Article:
Corruption in Brazil facilitates illicit logging and mining activities across the Amazon rainforest. However, corruption extends beyond the fraud, embezzlement, and laundering schemes frequently identified in the mainstream media.
More subtle, everyday forms of corruption – committed by police officers who are off-duty or moonlighting in informal security work – help to accelerate the destruction of the Amazon. They collaborate with illegal loggers or miners to collect and pay bribes, extort local businesses, quash resistance from environmental defenders, and coerce or co-opt citizens into informal work.
Their activities may also extend to higher levels, with state intelligence systems allegedly being used for political leverage, negotiating immunity, and making decisions about how best to launder and direct illicit commodities and capital (such activities have also been documented in police forces in other parts of Brazil).
Brokerage and police corruption
A new research project is underway, looking at the little-studied role of corrupt police in opening access to resources in remote forest frontiers. Two lines of thinking inspired the project. First, although anti-corruption practitioners recognise the importance of their work in the Amazon as a means of tackling the climate crisis, much of the focus, so far, has been on the administrative and political dimensions of corruption in federal institutions. While important studies on police transparency are becoming part of the debate, there is much more scope to understand subnational corruption’s role in facilitating deforestation and to equip practitioners with the evidence and ideas to tackle this part of the corruption ecosystem.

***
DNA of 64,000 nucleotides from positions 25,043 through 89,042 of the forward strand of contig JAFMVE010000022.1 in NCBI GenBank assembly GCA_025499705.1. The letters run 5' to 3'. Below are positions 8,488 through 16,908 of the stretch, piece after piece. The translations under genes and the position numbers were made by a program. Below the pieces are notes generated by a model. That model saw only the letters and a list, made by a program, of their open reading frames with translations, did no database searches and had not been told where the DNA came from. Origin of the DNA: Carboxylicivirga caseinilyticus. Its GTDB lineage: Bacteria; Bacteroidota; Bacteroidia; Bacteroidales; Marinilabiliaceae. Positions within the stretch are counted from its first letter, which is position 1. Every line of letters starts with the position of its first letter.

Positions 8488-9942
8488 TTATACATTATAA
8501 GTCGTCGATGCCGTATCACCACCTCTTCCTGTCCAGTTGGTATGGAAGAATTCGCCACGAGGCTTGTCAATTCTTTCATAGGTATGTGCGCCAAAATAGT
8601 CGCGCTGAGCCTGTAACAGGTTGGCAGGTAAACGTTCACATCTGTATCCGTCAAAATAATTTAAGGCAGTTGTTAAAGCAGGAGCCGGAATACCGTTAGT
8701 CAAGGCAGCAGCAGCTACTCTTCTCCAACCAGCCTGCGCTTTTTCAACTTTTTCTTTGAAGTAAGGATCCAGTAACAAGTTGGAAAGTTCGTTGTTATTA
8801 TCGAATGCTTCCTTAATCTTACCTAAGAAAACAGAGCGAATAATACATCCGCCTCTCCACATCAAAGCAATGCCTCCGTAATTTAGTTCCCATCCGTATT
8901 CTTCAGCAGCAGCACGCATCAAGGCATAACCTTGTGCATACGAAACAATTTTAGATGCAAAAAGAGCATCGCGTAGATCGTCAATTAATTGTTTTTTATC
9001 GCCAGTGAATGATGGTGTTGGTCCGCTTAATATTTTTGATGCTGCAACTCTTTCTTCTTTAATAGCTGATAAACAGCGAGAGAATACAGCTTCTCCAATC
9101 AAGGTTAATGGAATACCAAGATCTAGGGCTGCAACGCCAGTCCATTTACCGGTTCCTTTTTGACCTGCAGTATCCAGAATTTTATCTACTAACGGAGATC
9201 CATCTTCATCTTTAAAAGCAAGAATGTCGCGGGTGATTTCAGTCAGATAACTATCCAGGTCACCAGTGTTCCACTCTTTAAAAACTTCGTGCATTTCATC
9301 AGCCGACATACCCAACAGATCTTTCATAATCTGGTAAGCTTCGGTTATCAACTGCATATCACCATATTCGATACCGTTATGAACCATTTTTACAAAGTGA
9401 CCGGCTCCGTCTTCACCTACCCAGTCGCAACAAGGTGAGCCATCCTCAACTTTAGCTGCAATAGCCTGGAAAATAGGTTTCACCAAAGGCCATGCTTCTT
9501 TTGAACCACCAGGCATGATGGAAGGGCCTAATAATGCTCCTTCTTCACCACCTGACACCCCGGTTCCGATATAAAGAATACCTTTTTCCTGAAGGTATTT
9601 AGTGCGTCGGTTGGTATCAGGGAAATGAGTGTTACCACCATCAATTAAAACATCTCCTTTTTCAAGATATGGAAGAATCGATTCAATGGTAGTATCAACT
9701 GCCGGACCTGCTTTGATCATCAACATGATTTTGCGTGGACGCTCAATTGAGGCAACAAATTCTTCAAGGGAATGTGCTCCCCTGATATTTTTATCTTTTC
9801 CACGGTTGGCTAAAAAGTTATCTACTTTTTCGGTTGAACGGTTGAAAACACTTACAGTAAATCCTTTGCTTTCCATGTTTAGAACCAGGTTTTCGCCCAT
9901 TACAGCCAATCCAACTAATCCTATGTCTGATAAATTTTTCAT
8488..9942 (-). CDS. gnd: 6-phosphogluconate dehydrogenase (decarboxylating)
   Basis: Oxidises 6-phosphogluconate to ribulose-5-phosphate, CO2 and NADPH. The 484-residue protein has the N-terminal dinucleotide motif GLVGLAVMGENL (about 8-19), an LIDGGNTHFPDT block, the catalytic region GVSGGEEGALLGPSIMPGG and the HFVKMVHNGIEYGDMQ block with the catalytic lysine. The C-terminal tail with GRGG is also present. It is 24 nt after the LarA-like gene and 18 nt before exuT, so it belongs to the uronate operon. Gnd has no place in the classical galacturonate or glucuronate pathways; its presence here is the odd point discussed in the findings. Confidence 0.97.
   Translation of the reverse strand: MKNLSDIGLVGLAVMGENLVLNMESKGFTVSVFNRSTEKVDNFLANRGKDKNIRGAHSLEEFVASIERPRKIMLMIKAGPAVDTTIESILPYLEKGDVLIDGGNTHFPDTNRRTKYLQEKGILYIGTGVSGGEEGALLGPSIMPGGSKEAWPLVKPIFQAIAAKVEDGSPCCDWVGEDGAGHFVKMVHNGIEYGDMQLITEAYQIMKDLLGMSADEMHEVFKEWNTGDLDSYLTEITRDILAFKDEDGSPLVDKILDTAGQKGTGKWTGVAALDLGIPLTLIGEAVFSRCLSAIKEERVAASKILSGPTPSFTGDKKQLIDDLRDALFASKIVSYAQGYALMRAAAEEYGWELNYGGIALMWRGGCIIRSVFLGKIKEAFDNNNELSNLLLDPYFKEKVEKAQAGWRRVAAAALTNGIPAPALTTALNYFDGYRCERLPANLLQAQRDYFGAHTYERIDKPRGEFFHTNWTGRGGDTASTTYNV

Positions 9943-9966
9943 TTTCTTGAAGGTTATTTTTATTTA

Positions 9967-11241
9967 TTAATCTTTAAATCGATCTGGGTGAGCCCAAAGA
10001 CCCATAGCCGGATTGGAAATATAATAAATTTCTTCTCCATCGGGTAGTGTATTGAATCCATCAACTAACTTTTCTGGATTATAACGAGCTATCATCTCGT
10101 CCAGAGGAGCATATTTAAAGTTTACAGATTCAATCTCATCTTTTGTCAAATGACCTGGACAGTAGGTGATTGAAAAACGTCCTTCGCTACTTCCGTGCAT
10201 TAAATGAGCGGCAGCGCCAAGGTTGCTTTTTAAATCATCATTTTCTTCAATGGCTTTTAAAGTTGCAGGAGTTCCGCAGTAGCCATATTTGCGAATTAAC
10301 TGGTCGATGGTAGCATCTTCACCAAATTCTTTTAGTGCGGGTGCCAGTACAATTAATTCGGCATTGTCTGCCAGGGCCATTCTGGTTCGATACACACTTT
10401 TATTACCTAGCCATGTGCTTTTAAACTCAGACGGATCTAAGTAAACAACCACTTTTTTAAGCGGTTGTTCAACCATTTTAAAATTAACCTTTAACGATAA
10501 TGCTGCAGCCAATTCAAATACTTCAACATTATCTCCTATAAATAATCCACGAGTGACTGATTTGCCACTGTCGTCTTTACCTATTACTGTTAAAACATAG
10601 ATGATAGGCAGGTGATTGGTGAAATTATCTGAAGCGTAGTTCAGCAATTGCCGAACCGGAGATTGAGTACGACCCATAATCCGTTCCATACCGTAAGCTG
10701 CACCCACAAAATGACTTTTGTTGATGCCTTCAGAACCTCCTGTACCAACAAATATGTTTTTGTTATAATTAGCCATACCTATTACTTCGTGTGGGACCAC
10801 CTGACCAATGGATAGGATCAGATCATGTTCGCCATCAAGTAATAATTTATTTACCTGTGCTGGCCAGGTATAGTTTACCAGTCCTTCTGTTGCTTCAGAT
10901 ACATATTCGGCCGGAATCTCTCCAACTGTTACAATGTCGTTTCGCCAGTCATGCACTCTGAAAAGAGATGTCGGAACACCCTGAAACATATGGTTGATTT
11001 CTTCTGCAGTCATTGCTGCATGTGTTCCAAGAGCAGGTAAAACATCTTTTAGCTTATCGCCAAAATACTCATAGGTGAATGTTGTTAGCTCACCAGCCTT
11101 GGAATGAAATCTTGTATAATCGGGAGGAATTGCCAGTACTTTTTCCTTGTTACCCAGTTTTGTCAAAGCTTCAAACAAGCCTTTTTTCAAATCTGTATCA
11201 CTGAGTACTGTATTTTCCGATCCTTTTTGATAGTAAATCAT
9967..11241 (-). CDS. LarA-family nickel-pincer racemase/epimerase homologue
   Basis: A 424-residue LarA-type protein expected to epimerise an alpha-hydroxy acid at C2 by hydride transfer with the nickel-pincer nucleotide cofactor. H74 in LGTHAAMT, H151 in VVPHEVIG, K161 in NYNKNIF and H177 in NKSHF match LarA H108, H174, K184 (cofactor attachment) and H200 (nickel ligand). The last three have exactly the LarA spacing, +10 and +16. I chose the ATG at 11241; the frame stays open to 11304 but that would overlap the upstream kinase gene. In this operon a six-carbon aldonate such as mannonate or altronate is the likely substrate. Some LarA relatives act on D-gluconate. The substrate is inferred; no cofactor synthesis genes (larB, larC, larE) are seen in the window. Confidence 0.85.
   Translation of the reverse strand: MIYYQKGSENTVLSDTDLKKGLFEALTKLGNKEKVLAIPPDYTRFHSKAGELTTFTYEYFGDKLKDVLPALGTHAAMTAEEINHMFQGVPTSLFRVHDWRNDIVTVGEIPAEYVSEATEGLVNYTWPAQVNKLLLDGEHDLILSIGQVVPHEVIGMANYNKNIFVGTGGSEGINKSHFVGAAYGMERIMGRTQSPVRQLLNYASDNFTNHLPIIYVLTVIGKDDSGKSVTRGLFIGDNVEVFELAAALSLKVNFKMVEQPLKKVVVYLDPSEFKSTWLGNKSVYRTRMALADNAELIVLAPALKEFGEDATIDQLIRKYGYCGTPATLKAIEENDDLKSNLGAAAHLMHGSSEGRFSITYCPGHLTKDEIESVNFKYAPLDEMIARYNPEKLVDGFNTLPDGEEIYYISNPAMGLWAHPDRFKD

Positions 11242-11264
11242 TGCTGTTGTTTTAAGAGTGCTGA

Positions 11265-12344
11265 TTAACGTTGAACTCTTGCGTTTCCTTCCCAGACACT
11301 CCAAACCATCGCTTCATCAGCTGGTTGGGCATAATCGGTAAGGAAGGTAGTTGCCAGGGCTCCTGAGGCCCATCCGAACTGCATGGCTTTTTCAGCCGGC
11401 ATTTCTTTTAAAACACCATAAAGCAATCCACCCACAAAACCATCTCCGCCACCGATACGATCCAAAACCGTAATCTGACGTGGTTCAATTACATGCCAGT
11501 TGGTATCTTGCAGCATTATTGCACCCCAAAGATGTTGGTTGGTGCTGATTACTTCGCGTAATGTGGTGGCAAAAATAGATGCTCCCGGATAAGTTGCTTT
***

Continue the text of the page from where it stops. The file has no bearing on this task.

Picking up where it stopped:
The second is that literature on police corruption tends to prioritise rational-criminal explanations, which can limit policy intervention design. A research agenda on the brokerage roles of police and military actors engaging in illicit and corrupt activities in frontier regions opens new lines of thinking. It shows how these actors are embedded within – and mediate between – the pressures, demands and interests of states, markets, and communities. In addition to rational self-interest, research on police militias in Rio de Janeiro, paramilitaries in Colombia, and army militias in Myanmar suggests corrupt activities may also be motivated by claims over sovereignty, territory, community survival, and the desire to determine one’s own future and development.
This research shows that formal governance of remote frontier regions by legal actors is often undermined by underfunded state budgets. This can lead to fragmented and hybrid institutions. Police actors with formal, legal roles as public authorities often depend on informal, illicit, and corrupt practices to finance their activities and fulfil local governance roles. Rational-criminal motivations may be part of the story. But the full picture is often more complex.
Adapting anti-corruption thinking to the frontier
This thinking complements current anti-corruption research by the Basel Institute of Governance, which emphasises the networked corruption characteristics of informality. It also links with U4’s work with PUCP Lima on informal power arrangements associated with illegal logging, as well as the complexities arising from competing interests and politics in forest frontiers. Moreover, it complements anti-corruption strategies emerging from the Anti-Corruption Evidence consortium, which suggest that conventional anti-corruption measures based solely on transparency and accountability are rarely sufficient. This is because local actors may lack the power, capabilities, and interests required to hold corrupt individuals accountable – particularly in contexts where the local political economy relies on rents from corruption as one of the few viable livelihood strategies available to locals.